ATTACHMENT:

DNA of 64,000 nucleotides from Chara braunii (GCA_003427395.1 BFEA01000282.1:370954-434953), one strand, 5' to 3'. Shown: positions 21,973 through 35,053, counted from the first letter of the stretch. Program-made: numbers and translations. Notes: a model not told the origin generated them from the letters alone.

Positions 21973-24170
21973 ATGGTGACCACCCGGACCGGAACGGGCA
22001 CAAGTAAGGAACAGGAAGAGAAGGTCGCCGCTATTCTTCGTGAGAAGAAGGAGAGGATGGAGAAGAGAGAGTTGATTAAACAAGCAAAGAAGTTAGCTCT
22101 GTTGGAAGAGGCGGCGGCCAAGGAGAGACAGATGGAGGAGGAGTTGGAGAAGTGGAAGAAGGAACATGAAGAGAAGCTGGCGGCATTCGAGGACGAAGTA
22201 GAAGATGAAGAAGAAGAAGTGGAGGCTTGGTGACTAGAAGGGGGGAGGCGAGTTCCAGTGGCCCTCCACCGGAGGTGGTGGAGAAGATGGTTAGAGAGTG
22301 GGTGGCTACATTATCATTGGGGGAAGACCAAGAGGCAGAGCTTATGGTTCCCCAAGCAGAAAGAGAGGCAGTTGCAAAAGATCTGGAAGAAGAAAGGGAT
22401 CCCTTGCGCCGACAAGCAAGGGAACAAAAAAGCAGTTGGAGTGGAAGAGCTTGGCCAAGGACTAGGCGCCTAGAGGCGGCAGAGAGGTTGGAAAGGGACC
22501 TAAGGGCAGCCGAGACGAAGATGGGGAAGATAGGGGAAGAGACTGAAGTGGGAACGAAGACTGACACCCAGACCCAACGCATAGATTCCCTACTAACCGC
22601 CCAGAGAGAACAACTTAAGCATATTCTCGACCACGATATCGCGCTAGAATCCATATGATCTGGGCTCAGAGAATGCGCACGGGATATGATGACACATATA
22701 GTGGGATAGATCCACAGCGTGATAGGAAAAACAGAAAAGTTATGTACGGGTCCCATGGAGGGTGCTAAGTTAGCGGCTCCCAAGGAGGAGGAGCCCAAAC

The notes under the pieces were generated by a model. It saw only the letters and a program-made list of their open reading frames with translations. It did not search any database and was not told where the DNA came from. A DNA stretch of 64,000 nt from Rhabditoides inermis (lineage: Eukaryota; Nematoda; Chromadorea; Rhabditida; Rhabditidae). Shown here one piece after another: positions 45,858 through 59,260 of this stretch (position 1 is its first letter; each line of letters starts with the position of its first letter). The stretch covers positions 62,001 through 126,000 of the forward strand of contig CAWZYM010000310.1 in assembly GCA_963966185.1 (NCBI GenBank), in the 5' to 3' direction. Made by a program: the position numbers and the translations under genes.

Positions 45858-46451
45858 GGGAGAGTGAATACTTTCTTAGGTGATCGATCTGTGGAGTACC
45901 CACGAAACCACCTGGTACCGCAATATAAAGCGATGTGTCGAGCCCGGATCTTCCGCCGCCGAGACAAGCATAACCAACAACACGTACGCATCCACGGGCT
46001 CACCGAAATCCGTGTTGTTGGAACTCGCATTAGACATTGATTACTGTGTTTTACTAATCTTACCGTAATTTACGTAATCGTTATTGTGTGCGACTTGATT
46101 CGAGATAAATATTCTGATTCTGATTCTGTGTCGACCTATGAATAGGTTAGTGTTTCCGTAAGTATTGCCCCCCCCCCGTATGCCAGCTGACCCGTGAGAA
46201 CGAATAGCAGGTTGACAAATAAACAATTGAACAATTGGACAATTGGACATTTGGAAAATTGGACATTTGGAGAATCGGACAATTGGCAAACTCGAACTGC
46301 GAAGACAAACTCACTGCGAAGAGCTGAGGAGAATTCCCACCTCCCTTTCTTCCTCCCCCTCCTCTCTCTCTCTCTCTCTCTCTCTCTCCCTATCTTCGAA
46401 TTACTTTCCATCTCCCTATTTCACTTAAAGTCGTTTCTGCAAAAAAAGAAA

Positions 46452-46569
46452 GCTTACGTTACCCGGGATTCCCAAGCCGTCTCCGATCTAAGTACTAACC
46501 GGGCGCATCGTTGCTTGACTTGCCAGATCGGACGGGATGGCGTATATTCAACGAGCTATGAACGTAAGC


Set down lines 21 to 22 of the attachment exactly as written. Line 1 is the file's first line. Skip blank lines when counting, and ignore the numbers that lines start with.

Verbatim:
Positions 46452-46569
46452 GCTTACGTTACCCGGGATTCCCAAGCCGTCTCCGATCTAAGTACTAACC